Several years ago, Trina Ludvik was among the charter class of environmental educators who were certified in the Exploring Alabama’s Living Streams (EALS) curriculum. The curriculum was developed by Alabama Water Watch (AWW) and the AU Department of Curriculum and Teaching, and adapted from AWW’s Stream Biomonitoring manual and protocols (click here for information on EALS).

Students apply a rain event to their watersheds
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Due to the classes she was teaching at the time at Bessemer Academy (in Bessemer AL), she was unable to implement the curriculum as a stand-alone unit as it is intended to be taught.  The best she could do was to work in a little stream macroinvertebrate sampling for Earth Day, a few group activities from the Project Wet, and a little watershed education here and there.  This school year she was assigned to teach the high school’s environmental science class. Finally, to her delight, she had the opportunity to teach the EALS curriculum in full!

Several of the EALS hands-on activities brought the information to life for her students, and one in particular – building watershed models. She provided the ingredients for the salt dough, and the students got to work.  Through trial and error, they discovered the best way to angle the dough to create their headwater streams that fed into their lower reach streams. Creativity began to ‘flow’ as some asked to embellish their landscapes with rocks and sticks.  As soon as they got permission, several students ran outside to find their landscape materials.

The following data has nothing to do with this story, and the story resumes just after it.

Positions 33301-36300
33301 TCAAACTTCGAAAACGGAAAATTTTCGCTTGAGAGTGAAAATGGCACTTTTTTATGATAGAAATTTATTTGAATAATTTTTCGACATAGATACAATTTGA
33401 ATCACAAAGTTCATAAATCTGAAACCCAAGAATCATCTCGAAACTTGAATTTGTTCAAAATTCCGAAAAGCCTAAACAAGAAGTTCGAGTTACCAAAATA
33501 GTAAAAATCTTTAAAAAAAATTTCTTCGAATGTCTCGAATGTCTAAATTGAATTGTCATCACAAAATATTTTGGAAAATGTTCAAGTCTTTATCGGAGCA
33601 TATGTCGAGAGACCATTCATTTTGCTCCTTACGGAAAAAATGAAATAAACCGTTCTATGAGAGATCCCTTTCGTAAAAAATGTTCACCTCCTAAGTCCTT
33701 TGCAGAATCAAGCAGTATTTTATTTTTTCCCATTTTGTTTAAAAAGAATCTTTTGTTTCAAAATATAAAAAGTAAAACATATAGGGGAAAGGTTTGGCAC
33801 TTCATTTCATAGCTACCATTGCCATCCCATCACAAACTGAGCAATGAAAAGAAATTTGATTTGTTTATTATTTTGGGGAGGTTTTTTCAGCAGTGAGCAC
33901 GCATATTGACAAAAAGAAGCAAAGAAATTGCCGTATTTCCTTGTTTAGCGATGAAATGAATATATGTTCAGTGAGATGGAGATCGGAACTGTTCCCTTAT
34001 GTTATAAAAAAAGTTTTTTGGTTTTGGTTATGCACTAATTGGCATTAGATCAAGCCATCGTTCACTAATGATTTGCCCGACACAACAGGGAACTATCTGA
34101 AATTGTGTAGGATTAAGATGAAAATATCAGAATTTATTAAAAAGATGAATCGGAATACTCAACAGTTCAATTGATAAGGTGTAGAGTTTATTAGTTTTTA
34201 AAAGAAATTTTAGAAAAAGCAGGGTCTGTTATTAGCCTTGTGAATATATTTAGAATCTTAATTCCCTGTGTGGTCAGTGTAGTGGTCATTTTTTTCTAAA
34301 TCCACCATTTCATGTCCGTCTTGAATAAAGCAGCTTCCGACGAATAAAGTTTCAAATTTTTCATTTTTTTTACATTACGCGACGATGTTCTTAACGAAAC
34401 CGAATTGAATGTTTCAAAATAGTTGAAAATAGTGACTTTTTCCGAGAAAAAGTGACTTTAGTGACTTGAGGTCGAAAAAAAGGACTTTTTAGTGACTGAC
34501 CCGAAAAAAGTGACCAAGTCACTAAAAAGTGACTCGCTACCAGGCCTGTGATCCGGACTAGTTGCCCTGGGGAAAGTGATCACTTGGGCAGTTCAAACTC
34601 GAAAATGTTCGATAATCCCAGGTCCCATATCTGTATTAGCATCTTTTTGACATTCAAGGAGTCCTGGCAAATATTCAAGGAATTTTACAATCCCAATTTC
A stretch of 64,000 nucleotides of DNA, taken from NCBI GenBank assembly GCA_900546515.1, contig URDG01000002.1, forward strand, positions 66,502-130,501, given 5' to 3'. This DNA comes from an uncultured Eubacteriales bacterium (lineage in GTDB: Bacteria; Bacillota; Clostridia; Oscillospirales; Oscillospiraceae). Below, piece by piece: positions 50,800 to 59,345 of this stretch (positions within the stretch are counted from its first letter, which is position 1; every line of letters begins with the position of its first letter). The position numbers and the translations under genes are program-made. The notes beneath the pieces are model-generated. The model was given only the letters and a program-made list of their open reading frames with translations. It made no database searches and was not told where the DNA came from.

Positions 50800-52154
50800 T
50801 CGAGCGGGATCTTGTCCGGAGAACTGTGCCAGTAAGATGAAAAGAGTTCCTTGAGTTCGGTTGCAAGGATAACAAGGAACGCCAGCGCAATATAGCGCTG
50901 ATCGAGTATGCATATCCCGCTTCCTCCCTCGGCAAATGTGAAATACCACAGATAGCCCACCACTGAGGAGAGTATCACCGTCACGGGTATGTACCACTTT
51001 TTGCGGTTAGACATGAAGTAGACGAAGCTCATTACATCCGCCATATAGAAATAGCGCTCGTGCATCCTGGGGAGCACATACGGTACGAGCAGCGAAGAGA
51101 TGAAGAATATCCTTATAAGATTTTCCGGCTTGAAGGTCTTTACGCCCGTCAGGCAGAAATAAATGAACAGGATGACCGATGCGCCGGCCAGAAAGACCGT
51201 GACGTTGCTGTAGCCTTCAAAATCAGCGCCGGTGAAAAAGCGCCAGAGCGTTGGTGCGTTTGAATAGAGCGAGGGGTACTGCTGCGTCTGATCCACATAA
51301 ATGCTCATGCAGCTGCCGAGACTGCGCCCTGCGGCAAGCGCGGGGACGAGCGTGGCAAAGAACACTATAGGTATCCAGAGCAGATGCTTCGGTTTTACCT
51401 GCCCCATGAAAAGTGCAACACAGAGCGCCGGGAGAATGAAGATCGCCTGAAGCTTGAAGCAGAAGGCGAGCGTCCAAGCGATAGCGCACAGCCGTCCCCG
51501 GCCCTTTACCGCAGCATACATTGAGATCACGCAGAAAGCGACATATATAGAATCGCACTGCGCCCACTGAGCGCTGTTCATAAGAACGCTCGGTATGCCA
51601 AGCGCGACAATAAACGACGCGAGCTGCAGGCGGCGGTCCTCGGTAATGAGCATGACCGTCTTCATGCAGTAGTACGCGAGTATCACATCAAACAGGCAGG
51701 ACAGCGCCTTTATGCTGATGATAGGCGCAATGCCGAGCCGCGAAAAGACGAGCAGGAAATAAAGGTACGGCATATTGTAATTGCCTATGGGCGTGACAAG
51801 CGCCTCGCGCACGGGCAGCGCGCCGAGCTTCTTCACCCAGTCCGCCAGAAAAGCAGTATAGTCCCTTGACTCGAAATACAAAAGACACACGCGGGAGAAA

The models took longer to dry than anticipated which tested the students’ patience.  Every day the students came into class, asking if today was the day that they could test their models.  After making sure they were hard and the paint was dry, the watershed models were taken outside to expose them to precipitation (a watering can!).  Most funneled the water perfectly, but even the few that didn’t provided Ms Ludvik with a way to explain the topography of wetlands.

She is working on having her students certified as AWW water monitors, or junior water watchers, a new program that AWW is considering.  There is a stream that runs through the school’s campus, so it’s the perfect scenario for EALS and Water Watching!